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Friday, Oct 17, 2014

Asia

Nepal vows warning system after deadly Himalayan snowstorm

AFP | Friday, Oct 17, 2014

A Nepalese army doctor treats avalanche victims at the Nepal Army Hospital in Kathmandu, on October 16, 2014.

KATHMANDU - Nepal's prime minister has pledged to set up a weather warning system after a major Himalayan snowstorm killed 32 people at the height of the trekking season, 17 of them tourists.

Forecasters had predicted the snowstorm, but many walkers appeared to have been caught unawares and were heading to an exposed high mountain pass that forms part of the popular Annapurna Circuit trekking route when it struck.

Keshav Pandey of the Trekking Agencies' Association of Nepal (TAAN) said it was the worst loss of life in a single day for trekkers, guides and porters in the country and called for a better system to warn tourists.

Nepal's Prime Minister Sushil Koirala pledged to provide better weather information in tourist areas, saying the loss of life was "extremely tragic at a time when worldwide weather updates are available every second".

"I want to assure that the government will make efforts to establish early warning centres for weather in the important spots across the country, especially in the Himalayan areas and along rivers," he said in a statement Thursday.

On Friday, emergency workers on foot and in helicopters resumed their search for survivors, rescuing seven more people, including two tourists, a day after they airlifted more than 150 to safety, officials said.

They also recovered the body of a Nepalese porter from under the ice, taking the toll to 32, including 24 trekkers on the Annapurna circuit and five climbers on a mountain in the area.

Local official Tulsiram Bhandari told AFP that the bodies of the two Slovakian mountaineers and their three Nepalese guides, killed when an avalanche struck the base camp of the 8,167-metre (26,795 foot) Mount Dhaulagiri, had now been found.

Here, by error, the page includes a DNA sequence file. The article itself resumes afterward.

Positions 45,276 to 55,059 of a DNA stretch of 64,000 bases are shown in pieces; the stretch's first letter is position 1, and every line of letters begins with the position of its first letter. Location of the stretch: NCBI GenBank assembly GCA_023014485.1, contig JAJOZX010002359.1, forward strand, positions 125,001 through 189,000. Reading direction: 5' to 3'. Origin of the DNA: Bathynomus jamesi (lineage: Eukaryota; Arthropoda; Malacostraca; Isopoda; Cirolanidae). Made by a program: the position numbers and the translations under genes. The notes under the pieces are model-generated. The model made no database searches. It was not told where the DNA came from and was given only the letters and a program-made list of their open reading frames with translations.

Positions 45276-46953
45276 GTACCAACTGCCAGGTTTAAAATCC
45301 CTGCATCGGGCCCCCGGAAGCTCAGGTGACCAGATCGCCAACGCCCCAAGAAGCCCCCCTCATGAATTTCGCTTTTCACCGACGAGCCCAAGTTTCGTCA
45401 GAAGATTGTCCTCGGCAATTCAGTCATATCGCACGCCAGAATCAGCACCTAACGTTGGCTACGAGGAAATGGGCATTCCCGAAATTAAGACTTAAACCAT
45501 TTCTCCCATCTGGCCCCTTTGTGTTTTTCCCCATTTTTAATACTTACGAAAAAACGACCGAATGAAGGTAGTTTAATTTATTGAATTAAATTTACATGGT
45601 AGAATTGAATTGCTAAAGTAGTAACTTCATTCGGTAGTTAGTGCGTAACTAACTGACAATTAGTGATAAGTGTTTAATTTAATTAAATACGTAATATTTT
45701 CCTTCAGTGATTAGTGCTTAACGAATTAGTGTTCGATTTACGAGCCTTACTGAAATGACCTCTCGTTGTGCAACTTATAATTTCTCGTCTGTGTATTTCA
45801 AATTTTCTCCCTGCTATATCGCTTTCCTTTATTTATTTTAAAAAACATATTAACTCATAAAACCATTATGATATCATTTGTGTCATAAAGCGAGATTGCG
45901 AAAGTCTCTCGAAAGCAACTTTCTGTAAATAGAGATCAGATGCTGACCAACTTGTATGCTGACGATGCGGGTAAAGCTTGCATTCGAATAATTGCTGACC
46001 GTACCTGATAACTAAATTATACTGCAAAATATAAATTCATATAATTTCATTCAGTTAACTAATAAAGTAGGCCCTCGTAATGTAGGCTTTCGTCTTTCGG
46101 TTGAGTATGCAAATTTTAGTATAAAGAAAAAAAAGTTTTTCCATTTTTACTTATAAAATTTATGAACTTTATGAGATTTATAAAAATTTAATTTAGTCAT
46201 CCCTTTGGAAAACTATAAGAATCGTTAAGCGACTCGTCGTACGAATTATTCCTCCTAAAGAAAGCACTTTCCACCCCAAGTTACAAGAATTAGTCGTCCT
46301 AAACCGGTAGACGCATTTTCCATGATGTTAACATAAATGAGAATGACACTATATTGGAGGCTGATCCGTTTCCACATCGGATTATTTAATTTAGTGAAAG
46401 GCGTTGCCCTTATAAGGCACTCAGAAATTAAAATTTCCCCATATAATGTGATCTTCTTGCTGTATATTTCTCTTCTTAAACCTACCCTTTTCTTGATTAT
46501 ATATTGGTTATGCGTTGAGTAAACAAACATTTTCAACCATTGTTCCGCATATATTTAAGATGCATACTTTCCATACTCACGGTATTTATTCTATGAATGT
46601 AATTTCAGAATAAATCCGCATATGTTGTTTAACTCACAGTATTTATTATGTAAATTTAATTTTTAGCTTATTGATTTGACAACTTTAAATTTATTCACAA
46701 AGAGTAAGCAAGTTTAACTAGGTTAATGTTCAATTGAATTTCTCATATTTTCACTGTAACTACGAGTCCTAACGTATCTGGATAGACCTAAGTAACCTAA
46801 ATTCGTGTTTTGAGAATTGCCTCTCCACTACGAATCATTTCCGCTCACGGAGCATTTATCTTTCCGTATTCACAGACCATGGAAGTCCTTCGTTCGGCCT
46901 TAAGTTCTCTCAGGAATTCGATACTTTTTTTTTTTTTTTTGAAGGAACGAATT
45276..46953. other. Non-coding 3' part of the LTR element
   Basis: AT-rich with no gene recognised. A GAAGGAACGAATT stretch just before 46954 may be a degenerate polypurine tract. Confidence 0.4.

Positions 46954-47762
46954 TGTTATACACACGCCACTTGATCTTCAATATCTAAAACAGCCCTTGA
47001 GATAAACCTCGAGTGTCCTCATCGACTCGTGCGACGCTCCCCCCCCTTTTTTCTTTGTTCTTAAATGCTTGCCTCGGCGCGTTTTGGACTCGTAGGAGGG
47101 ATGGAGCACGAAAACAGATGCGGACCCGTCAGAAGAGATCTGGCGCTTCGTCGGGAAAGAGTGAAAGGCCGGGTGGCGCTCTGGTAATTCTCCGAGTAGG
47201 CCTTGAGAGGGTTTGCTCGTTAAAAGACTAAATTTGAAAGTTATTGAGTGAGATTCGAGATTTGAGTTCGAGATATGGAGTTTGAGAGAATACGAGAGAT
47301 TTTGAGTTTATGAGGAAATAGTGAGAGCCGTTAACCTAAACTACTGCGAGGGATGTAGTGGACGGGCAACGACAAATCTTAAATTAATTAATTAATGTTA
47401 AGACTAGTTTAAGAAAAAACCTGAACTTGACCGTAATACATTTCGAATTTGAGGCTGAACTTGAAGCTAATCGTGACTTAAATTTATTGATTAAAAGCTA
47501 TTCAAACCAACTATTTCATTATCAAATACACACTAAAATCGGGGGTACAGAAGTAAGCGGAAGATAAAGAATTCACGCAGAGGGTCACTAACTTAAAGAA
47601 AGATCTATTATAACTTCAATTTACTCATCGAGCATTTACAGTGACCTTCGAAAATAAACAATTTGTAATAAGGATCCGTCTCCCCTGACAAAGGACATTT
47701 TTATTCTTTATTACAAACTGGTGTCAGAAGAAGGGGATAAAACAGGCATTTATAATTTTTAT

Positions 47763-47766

Popular trekking route

Thousands of people head to the Annapurna region every October, when weather conditions are usually clear and cool.

The Annapurna Circuit is particularly popular among tourists, and has come to be known as the "apple pie" trek for the food served at the small lodges, known as teahouses, that line the route.

But many appeared to have been unprepared for the conditions on the Thorong La pass, which bore the brunt of Tuesday's unseasonal snowstorm.

Eighteen-year-old trekker Max Weinstein told AFP that hotel staff had told him and a fellow hiker that it was "totally safe" to head up to the pass, which climbs over 5,000 metres (around 16,000 feet).

Pandey, who is coordinating TAAN's rescue effort, said the disaster underscored the need for a proper weather warning system.

"We have seen far too many avalanches and landslides this year," he told AFP.

"If the government wants to make money from the mountains they need to have better infrastructure in place." Impoverished Nepal relies heavily on tourism revenues from climbing and trekking.

It has suffered multiple avalanches this year, with 16 guides killed in April in the deadliest accident to hit Mount Everest, forcing an unprecedented shutdown of the world's highest peak.

It was unclear how many people remained stranded in the area on Friday, although the majority are now thought to have been accounted for.

In all, 168 foreign tourists had registered to trek there, but that number does not include their Nepalese guides and porters.

"Our first priority is to reach survivors who need help," said Pandey.

"We are trying to get a clear picture of how many are still missing and unaccounted for," Pandey told AFP, saying that at least two dozen foreigners were known to be safe at a hotel in the area.

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